Siemens Southern and Eastern Africa CEO Sabine Dall’Omo said gas as an industry had the potential to unlock a new wave of industrial development in Africa, but it could still take some time for this to happen.
“As we went into the assessment of establishing a gas industry in South Africa, the gas price dropped significantly and all of a sudden there were new input costs we needed to consider. I think gas-to-power will definitely go ahead, although it has been delayed for now.”
Dall’Omo said that while foreign investors were seeking investment opportunities in the gas industry elsewhere in the world, it was vital to keep the momentum about gas going in South Africa and to continue to encourage investors to remain interested. She said Siemens was not overly concerned about the delays. “We will see it through.”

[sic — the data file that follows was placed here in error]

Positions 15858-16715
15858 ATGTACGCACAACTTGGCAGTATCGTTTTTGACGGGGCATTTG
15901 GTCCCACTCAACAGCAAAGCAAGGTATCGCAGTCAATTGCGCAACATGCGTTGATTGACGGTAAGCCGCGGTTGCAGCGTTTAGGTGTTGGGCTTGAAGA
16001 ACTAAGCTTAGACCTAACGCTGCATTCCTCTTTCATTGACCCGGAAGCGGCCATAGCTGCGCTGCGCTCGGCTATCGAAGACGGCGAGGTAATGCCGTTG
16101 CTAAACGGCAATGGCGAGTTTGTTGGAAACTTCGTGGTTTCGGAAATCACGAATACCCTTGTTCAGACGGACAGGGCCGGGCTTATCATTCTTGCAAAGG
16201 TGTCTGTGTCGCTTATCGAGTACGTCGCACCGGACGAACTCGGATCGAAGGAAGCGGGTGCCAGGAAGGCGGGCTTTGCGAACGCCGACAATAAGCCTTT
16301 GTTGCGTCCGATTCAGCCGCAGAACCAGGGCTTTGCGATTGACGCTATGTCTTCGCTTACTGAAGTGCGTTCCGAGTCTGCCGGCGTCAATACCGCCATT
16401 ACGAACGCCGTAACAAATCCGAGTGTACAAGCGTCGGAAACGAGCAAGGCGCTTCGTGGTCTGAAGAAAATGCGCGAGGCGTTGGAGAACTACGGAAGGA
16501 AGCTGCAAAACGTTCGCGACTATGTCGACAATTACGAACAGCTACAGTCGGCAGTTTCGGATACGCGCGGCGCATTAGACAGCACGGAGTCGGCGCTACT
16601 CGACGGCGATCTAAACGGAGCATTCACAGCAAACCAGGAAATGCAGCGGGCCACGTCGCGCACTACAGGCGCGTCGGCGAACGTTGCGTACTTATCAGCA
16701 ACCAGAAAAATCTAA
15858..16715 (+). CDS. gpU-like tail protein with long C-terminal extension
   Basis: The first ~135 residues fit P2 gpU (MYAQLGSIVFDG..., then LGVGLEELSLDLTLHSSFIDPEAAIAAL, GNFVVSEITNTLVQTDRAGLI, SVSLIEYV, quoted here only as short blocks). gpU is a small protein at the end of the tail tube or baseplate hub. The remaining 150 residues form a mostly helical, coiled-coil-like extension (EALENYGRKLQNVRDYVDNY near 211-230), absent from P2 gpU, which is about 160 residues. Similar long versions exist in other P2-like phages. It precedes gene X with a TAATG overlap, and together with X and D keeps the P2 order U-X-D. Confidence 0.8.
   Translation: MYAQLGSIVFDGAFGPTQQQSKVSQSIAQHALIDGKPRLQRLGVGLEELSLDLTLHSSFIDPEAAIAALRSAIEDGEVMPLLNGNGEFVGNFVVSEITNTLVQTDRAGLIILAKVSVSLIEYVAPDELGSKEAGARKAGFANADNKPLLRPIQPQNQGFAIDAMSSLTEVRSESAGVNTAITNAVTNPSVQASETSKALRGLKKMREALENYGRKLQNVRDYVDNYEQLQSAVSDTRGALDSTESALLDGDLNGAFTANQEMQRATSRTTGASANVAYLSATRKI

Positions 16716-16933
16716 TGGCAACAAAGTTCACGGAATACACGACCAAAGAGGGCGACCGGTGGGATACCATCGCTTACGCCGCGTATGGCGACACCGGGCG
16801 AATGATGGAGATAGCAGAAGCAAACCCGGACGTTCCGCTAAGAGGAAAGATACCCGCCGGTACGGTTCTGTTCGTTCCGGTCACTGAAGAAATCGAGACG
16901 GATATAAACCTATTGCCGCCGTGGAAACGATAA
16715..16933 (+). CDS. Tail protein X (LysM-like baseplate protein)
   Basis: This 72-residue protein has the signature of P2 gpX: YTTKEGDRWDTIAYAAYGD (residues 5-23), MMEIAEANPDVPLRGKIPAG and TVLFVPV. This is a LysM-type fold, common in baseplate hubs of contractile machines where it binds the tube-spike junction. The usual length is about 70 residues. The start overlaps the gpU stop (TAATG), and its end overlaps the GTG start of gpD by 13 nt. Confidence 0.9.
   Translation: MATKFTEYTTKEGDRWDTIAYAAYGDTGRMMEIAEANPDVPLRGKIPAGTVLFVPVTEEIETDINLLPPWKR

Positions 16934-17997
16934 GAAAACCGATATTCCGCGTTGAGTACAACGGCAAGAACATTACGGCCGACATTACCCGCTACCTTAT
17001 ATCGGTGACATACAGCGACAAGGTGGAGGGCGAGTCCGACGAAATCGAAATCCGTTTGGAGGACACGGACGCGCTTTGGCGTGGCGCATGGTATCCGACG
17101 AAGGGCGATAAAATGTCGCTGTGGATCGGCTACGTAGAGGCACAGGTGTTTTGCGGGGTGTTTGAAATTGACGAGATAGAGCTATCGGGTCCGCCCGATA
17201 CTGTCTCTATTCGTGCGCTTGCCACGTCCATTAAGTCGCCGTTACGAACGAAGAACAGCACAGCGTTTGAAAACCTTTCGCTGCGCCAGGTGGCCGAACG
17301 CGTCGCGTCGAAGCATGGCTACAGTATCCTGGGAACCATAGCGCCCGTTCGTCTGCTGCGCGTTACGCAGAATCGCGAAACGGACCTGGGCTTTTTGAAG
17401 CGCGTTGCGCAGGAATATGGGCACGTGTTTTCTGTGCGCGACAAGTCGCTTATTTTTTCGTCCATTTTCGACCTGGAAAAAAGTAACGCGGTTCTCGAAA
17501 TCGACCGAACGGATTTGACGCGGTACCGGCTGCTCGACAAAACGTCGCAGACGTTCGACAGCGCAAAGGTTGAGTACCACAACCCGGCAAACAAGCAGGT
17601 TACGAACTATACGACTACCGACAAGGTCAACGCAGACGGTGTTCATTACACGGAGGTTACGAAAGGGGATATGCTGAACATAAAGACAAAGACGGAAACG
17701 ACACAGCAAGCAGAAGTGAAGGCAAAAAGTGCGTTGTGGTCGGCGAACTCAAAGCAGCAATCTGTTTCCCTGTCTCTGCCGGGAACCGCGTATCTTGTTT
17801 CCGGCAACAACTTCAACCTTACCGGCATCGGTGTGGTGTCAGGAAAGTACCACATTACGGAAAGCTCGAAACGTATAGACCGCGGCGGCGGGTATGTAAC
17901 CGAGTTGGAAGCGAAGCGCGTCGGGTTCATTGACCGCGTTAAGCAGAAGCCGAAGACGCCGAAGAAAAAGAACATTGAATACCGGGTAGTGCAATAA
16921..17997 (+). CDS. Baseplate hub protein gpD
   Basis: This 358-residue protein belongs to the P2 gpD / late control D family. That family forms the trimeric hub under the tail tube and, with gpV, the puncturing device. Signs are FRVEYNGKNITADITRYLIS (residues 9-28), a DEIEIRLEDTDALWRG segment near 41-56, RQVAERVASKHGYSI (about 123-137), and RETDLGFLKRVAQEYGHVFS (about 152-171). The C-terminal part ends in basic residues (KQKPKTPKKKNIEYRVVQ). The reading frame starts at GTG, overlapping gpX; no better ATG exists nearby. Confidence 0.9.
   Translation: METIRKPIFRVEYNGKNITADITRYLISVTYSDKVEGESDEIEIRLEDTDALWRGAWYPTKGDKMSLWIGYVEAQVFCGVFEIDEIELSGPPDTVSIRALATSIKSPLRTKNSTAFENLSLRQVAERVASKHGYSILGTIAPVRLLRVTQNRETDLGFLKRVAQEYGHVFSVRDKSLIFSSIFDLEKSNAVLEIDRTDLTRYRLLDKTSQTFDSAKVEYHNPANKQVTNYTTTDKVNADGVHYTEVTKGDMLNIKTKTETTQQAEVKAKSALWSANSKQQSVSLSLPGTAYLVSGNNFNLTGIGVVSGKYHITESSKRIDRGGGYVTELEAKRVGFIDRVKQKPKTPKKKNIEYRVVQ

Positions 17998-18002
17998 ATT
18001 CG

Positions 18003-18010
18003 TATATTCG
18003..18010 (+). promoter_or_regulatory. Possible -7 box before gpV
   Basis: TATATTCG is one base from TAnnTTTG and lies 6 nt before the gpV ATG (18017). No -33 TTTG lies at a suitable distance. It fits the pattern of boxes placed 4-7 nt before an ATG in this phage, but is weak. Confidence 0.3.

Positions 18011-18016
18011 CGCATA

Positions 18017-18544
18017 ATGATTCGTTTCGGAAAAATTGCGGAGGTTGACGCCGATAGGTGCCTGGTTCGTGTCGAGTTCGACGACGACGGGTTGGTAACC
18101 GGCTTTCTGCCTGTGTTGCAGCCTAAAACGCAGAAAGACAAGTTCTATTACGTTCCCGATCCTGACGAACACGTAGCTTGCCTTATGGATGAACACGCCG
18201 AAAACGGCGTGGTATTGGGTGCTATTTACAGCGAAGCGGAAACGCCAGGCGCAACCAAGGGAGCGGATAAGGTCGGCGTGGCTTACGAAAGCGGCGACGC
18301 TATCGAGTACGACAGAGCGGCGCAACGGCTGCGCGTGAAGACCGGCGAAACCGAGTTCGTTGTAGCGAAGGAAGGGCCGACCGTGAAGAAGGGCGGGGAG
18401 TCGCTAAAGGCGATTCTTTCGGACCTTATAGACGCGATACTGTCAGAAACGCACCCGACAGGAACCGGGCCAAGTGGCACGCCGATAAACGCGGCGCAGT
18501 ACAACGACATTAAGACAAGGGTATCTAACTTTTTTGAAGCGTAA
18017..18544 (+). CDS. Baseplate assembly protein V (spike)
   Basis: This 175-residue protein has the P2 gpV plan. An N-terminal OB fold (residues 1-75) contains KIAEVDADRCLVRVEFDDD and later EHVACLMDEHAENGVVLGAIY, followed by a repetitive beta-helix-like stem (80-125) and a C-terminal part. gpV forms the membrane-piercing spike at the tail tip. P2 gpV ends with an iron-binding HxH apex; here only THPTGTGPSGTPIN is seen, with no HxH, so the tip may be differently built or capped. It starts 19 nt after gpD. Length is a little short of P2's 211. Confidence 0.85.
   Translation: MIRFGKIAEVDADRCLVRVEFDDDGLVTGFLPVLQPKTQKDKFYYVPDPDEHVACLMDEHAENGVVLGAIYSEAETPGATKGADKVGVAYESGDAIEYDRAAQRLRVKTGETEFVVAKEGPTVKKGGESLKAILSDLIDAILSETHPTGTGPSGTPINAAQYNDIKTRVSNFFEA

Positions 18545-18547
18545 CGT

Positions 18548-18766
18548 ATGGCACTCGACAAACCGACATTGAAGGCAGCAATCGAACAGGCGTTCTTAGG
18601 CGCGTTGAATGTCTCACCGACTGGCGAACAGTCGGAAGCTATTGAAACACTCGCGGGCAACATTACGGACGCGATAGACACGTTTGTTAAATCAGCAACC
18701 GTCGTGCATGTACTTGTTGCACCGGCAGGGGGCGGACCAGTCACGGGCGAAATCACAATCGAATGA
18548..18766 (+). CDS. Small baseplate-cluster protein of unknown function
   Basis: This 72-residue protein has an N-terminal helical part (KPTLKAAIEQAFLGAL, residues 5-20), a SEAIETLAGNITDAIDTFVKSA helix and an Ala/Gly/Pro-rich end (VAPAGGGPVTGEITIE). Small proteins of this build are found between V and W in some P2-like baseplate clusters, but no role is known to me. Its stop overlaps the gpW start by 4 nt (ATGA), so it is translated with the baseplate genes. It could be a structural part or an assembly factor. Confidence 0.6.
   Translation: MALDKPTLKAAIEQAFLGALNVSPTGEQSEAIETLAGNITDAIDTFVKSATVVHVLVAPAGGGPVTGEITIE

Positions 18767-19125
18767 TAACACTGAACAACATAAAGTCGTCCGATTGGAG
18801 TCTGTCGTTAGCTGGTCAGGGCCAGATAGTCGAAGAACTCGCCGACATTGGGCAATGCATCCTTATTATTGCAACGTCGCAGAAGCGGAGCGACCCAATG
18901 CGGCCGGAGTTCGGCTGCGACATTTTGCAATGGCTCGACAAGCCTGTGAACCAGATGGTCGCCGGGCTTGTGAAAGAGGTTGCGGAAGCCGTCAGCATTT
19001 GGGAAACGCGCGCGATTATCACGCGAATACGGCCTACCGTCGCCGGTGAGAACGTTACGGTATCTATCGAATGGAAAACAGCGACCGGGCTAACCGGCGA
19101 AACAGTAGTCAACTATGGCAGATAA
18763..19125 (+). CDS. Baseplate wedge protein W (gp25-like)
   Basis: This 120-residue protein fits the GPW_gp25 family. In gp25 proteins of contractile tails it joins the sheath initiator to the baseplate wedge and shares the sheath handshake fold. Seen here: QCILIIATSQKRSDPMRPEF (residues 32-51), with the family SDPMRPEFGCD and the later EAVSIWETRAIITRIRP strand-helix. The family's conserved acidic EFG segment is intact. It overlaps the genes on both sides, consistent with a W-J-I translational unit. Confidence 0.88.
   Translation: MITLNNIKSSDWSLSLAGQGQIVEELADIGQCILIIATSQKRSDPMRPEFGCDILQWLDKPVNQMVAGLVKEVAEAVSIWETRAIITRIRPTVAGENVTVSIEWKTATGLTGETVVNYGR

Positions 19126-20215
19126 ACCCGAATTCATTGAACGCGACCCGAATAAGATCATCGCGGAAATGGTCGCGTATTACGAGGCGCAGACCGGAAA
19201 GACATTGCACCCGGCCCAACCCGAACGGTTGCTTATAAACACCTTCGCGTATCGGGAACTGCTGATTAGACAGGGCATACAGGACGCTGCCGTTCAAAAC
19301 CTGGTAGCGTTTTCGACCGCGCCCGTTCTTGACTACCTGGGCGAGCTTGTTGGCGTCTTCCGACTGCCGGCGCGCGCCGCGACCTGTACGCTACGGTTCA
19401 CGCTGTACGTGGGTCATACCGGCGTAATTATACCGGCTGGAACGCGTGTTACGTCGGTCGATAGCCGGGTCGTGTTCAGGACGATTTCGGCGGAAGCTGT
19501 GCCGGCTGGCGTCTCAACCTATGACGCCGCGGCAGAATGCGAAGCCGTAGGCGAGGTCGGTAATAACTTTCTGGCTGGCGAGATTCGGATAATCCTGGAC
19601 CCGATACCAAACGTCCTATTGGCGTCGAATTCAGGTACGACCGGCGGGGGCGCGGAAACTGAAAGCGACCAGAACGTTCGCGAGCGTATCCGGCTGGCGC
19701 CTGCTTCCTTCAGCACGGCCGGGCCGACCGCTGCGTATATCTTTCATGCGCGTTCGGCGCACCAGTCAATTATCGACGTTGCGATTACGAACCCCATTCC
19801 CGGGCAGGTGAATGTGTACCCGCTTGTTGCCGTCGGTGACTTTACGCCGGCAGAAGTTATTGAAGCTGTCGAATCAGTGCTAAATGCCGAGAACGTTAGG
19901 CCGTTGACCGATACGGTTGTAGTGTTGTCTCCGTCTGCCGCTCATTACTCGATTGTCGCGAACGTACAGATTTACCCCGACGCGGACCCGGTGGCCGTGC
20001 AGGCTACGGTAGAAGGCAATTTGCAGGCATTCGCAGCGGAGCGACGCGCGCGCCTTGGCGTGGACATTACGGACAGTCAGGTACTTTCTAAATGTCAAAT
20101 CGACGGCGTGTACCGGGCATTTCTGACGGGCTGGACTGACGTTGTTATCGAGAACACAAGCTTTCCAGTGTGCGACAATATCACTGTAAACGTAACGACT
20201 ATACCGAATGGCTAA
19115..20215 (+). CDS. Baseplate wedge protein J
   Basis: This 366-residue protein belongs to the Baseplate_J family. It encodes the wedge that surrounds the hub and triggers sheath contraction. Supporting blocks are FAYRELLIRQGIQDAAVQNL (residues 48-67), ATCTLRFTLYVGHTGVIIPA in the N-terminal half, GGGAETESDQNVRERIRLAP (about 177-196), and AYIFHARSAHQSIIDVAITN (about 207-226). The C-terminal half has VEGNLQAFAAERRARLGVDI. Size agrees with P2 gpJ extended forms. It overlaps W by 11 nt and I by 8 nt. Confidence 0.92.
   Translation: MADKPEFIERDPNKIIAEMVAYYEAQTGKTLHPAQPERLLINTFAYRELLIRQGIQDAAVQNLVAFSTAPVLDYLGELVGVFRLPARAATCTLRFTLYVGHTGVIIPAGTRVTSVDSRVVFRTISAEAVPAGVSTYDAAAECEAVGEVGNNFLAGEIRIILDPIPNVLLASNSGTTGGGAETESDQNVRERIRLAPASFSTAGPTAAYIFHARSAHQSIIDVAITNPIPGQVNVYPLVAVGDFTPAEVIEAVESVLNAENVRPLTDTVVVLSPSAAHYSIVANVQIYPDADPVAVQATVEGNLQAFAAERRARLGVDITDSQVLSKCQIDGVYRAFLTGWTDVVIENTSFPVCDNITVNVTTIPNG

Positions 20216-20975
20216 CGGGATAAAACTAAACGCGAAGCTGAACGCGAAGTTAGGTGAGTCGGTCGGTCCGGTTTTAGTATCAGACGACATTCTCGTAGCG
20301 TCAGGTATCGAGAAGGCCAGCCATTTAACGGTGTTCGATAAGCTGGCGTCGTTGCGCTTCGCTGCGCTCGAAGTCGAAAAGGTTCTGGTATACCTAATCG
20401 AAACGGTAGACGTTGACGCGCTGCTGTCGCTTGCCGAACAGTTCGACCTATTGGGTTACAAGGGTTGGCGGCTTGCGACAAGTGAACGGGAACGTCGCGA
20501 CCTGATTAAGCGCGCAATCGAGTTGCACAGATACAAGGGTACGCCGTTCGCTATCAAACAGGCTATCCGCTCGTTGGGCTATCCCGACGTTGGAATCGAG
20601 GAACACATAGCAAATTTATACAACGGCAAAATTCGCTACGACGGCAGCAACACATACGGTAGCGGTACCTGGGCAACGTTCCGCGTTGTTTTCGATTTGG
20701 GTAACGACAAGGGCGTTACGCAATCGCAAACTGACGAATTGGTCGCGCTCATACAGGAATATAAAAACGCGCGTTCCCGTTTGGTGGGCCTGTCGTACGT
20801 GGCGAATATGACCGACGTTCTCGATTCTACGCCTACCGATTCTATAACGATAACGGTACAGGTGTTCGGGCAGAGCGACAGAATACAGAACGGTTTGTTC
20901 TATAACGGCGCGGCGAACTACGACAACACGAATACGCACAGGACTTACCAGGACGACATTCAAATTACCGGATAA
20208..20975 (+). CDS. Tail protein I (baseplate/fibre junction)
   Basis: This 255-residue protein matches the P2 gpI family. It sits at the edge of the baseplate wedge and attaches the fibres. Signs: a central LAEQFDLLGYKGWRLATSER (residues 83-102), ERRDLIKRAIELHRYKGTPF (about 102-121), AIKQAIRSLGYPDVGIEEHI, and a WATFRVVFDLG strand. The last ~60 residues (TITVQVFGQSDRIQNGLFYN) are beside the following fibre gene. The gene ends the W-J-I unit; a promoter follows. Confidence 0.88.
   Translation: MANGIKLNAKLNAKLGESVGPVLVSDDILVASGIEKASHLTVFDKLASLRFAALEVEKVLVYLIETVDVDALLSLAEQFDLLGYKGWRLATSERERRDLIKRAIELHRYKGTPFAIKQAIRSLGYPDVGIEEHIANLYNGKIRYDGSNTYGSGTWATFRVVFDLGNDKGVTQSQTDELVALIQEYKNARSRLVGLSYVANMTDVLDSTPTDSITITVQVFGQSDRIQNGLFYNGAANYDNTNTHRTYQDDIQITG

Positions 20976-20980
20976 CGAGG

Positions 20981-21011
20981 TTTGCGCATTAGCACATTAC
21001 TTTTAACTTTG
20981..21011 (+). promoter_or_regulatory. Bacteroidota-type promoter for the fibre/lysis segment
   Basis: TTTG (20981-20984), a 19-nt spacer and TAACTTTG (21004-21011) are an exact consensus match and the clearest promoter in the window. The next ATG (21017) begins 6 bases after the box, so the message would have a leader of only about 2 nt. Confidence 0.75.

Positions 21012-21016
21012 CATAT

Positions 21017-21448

“South Africa has a good setting to have renewables as a baseload. The power mix could come from coal-fired power stations, ideally modern, upgraded ones like Kusile and Medupi, and a significant chunk of renewables for the peak, and then have gas-fired power stations overlaying this as a portion of the base, with the rest available for peaking,” suggested Dall’Omo.
Unlike nuclear and coal-fired plants, gas-fired power plants can be quickly powered up and down to meet fluctuating demand, she says.
Open-cycle gas turbine power stations can be built in less than two years and combined cycle plants in less than three years. A 600 MW gas-fired combined cycle power plant can produce its first power within 18 months.